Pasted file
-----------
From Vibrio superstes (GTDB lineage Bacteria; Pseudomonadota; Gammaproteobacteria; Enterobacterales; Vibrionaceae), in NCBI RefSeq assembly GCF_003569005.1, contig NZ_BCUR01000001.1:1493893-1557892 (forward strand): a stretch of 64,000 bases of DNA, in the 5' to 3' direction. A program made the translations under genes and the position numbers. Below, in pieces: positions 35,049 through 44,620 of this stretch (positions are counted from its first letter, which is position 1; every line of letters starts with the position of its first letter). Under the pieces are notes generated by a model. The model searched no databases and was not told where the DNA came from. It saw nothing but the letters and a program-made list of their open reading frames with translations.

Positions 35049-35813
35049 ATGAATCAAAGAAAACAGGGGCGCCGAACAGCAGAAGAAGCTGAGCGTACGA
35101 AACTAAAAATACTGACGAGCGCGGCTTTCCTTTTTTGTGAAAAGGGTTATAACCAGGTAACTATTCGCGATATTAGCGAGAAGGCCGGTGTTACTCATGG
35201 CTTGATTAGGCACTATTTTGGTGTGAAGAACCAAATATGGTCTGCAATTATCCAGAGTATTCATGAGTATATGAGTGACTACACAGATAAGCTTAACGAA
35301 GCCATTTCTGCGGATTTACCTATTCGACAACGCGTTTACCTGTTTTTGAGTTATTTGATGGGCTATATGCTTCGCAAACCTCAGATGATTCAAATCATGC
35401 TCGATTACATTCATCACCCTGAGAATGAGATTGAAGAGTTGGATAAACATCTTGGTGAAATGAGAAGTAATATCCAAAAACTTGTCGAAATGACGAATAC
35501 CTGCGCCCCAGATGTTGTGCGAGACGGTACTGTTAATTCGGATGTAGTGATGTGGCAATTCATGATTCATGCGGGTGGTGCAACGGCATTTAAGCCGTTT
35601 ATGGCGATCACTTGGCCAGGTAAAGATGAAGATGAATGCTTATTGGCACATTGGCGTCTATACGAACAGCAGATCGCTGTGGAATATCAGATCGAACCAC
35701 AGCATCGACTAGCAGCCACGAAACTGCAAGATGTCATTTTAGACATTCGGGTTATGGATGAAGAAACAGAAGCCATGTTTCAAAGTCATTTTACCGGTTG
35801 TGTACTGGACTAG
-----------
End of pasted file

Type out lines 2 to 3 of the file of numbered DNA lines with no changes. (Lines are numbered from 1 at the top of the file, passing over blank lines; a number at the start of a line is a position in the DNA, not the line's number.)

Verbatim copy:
Positions 35049-35813
35049 ATGAATCAAAGAAAACAGGGGCGCCGAACAGCAGAAGAAGCTGAGCGTACGA